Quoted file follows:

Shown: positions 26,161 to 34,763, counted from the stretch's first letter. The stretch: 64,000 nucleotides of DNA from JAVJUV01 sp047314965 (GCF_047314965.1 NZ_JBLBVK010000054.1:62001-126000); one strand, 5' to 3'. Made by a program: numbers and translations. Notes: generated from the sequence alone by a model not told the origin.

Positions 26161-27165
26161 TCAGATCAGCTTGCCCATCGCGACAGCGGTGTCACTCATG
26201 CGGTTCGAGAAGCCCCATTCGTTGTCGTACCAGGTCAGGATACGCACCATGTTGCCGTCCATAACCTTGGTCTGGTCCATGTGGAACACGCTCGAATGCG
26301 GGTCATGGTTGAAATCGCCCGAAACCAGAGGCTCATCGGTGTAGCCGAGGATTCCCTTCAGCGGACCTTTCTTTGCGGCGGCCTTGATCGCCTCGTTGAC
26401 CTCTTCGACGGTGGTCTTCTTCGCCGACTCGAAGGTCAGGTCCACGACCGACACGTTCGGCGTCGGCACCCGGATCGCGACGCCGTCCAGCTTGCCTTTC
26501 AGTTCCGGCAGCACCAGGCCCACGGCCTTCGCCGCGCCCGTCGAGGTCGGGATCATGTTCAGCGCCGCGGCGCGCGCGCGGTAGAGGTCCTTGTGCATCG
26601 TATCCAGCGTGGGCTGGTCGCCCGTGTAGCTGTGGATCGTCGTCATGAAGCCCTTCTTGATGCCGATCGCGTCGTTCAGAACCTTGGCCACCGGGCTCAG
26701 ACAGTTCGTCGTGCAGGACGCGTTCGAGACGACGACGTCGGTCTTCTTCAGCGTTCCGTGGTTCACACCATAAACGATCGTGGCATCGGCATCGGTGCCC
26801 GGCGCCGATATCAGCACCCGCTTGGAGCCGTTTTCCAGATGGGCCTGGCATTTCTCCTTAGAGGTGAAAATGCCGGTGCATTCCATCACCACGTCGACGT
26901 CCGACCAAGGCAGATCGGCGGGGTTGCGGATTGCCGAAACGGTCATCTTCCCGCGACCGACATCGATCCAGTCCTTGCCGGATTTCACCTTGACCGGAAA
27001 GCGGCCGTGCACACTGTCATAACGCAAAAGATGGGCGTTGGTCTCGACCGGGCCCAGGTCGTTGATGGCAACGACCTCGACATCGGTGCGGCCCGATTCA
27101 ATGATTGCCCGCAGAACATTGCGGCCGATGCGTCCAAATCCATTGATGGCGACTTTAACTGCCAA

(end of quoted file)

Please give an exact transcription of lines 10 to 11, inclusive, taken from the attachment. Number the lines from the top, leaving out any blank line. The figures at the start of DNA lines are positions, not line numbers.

26801 GGCGCCGATATCAGCACCCGCTTGGAGCCGTTTTCCAGATGGGCCTGGCATTTCTCCTTAGAGGTGAAAATGCCGGTGCATTCCATCACCACGTCGACGT
26901 CCGACCAAGGCAGATCGGCGGGGTTGCGGATTGCCGAAACGGTCATCTTCCCGCGACCGACATCGATCCAGTCCTTGCCGGATTTCACCTTGACCGGAAA